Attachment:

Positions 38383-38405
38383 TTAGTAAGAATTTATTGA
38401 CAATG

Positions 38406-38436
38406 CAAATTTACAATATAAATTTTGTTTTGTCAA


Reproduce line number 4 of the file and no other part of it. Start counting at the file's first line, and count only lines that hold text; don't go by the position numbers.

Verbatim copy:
Positions 38406-38436